MLA Citation
URI
https://scholars.duke.edu/individual/pub1421436
PMID
31703146
Source
pubmed
Published In
Psychooncology
Published Date
DOI
10.1002/pon.5275

Coping Skills Training and Acceptance and Commitment Therapy for Symptom Management: Feasibility and Acceptability of a Brief Telephone-Delivered Protocol for Patients With Advanced Cancer.

CONTEXT: Patients with advanced cancer face a life-limiting condition that brings a high symptom burden that often includes pain, fatigue, and psychological distress. Psychosocial interventions have promise for managing symptoms but need additional tailoring for these patients' specific needs. Patients with advanced cancer in the community also face persistent barriers-availability of interventions in community clinics as well as financial and illness-related factors-to accessing psychosocial interventions. OBJECTIVES: The aim of the present study was to assess the feasibility and acceptability of telephone implementation of Engage, a novel brief combined Coping Skills Training and Acceptance and Commitment Therapy protocol, for reducing symptoms and increasing quality of life in community patients with advanced cancer. METHODS: Adult patients with advanced cancer receiving care in the community received Engage, four 60-minute manualized telephone sessions delivered by a trained psychotherapist and completed pretreatment and post-treatment assessments. RESULTS: Engage was feasible, achieving 100% accrual (N = 24) of a heterogeneous sample of patients with advanced cancer, with good retention (88% completed). Acceptability was demonstrated via satisfaction (mean 29 of 32; SD 2), engagement (95% attendance), and use of skills. Secondary analyses pointed to reductions in pain interference, fatigue, psychological distress, and improvements in psychological acceptance and engagement in value-guided activity after treatment. CONCLUSION: Engage, our brief novel combined Coping Skills and Acceptance and Commitment Therapy intervention, demonstrated initial feasibility and acceptability when delivered over the telephone and increased access for community clinic patients with advanced cancer. Future research will assess the comparative efficacy of Engage in larger randomized trials.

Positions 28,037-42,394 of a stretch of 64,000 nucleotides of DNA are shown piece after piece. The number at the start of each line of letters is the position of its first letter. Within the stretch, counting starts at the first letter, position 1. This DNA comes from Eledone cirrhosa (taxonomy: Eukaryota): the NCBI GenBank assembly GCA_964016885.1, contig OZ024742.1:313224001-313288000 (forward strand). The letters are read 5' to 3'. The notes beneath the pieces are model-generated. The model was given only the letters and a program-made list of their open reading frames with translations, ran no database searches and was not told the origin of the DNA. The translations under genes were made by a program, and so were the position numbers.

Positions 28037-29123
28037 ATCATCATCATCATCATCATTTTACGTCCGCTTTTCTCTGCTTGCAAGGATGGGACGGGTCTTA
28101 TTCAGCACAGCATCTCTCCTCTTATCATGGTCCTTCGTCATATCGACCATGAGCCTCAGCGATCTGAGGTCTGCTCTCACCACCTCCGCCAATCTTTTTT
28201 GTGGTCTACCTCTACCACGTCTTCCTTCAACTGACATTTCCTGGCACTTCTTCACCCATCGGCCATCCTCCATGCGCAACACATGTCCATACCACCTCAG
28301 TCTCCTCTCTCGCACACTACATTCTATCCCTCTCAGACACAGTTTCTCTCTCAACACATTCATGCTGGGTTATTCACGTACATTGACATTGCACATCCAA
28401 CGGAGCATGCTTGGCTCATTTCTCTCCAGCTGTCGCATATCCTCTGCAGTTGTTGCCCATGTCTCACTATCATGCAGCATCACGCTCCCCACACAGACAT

Authors
Plumb Vilardaga, JC; Winger, JG; Teo, I; Owen, L; Sutton, LM; Keefe, FJ; Somers, TJ
MLA Citation
Plumb Vilardaga, Jennifer C., et al. “Coping Skills Training and Acceptance and Commitment Therapy for Symptom Management: Feasibility and Acceptability of a Brief Telephone-Delivered Protocol for Patients With Advanced Cancer..” J Pain Symptom Manage, Sept. 2019. Pubmed, doi:10.1016/j.jpainsymman.2019.09.005.
URI
https://scholars.duke.edu/individual/pub1411901
PMID
31539599
Source
pubmed
Published In
J Pain Symptom Manage
Published Date
DOI
10.1016/j.jpainsymman.2019.09.005

The Relationship Between Pain Coping Skills and Pain, Fatigue, Mood, and Lupus Activity

Authors
Kurakula, P; Somers, TJ; Criscione-Schreiber, LG; Keefe, FJ; Clowse, MEB
MLA Citation
Kurakula, Preethi, et al. “The Relationship Between Pain Coping Skills and Pain, Fatigue, Mood, and Lupus Activity.” Arthritis and Rheumatism, vol. 63, no. 10, WILEY-BLACKWELL, 2011, pp. S555–56.
URI
https://scholars.duke.edu/individual/pub871139
Source
wos
Published In
Arthritis and Rheumatism
Volume
63
Published Date
Start Page
S555
End Page
S556

Memory Complaints in Lupus Patients: Relationship to Lupus Activity, Symptoms, Quality of Life, Psychological Distress, and Coping

Authors
Clowse, MEB; Criscione-Schreiber, LG; Jolly, M; Keefe, FJ; Somers, TJ
MLA Citation
Clowse, Megan E. B., et al. “Memory Complaints in Lupus Patients: Relationship to Lupus Activity, Symptoms, Quality of Life, Psychological Distress, and Coping.” Arthritis and Rheumatism, vol. 63, no. 10, WILEY-BLACKWELL, 2011, pp. S556–S556.
URI
https://scholars.duke.edu/individual/pub871204
Source
wos
Published In
Arthritis and Rheumatism
Volume
63
Published Date
Start Page
S556
End Page
S556

PAIN AND EATING IN OVERWEIGHT AND OBESE INDIVIDUALS WITH OSTEOARTHRITIS: AN ECOLOGICAL MOMENTARY STUDY

Authors
Wong, K; Somers, TJ; Babyak, M; Sikkema, KJ; Keefe, FJ
MLA Citation
Wong, Karmel, et al. “PAIN AND EATING IN OVERWEIGHT AND OBESE INDIVIDUALS WITH OSTEOARTHRITIS: AN ECOLOGICAL MOMENTARY STUDY.” Annals of Behavioral Medicine, vol. 45, SPRINGER, 2013, pp. S95–S95.
URI
https://scholars.duke.edu/individual/pub1244424
Source
wos
Published In
Annals of Behavioral Medicine
Volume
45
Published Date
Start Page
S95
End Page
S95